Dairy prices are bubbling higher, nearing a five-year high. The widely-followed Class III milk futures, which is used to make hard cheeses, recently topped 20 cents per pound for the first time since 2014. Prices are rallying due to stagnating production and renewed hopes for increased dairy exports to Mexico, Canada, and China.
Prices have been depressed for years as U.S. milk production rose faster than demand. Dairy cows are producing far more milk than they used to due to breeding, farm management, and improved nutrition. Meanwhile, U.S. per capita dairy consumption has been falling, driven especially by consumers moving away from drinking milk.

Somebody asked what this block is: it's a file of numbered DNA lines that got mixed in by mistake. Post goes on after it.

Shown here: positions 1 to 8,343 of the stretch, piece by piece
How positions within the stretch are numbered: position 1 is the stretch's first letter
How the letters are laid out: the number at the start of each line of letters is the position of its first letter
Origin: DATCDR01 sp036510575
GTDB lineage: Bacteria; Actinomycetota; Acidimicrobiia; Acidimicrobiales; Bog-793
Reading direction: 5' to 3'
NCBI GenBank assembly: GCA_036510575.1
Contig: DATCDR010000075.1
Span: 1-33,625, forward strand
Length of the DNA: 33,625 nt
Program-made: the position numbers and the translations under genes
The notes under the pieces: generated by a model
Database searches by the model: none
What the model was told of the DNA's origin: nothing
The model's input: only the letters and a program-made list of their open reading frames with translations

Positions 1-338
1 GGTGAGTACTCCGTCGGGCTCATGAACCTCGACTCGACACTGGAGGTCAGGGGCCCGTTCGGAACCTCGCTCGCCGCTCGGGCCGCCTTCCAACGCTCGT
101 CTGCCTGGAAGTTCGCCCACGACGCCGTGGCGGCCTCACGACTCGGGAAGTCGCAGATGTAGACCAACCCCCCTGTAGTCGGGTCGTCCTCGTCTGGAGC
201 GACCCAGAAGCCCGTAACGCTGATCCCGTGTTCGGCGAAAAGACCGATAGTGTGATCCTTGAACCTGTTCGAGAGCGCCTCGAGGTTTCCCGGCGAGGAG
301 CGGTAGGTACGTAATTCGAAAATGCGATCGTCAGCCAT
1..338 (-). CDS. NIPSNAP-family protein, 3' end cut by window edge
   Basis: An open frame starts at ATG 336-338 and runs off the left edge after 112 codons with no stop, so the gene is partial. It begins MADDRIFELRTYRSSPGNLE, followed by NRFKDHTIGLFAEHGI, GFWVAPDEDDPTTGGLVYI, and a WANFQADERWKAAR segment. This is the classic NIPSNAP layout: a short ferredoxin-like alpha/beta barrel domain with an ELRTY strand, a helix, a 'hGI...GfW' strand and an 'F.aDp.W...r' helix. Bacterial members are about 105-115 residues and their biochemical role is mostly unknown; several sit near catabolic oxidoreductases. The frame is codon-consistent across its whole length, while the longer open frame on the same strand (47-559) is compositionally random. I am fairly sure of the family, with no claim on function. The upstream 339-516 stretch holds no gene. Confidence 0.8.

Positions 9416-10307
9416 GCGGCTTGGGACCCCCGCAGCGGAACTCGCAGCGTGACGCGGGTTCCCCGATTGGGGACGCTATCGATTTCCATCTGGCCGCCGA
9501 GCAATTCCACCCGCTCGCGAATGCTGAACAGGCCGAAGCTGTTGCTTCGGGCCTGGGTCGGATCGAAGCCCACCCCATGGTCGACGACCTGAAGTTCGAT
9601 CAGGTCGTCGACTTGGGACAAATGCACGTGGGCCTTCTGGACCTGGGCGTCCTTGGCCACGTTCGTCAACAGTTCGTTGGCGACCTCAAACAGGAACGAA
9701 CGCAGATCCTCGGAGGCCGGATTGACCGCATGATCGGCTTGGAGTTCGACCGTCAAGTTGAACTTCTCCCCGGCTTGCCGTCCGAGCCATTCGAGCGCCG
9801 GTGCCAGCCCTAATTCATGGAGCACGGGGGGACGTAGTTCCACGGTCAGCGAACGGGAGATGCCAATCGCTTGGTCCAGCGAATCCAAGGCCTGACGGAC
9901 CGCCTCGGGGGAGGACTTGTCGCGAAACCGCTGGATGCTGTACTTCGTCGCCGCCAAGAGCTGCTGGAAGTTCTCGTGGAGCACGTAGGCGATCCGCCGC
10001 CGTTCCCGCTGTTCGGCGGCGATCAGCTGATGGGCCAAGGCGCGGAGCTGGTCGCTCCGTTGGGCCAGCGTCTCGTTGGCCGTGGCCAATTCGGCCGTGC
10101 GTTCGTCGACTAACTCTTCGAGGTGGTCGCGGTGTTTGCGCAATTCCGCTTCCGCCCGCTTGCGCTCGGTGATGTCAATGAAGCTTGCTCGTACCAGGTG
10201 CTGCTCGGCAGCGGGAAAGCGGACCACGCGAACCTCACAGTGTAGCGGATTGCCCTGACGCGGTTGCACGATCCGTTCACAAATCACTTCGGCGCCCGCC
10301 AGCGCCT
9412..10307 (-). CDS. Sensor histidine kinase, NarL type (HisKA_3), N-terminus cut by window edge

Adding insult to injury, trade disputes reduced foreign demand for U.S. dairy, which had been the sole factor keeping the industry afloat. Last year, prices fell below 14 cents per pound, a ruinous level for producers.
While this recent rally will inject life back into the industry, the rally is coming too late for many U.S. dairy producers. Over 20% of dairy farmers quit the business during the last five years, part of a larger pattern of farm consolidation and bankruptcies that has been plaguing farmers across the Heartland.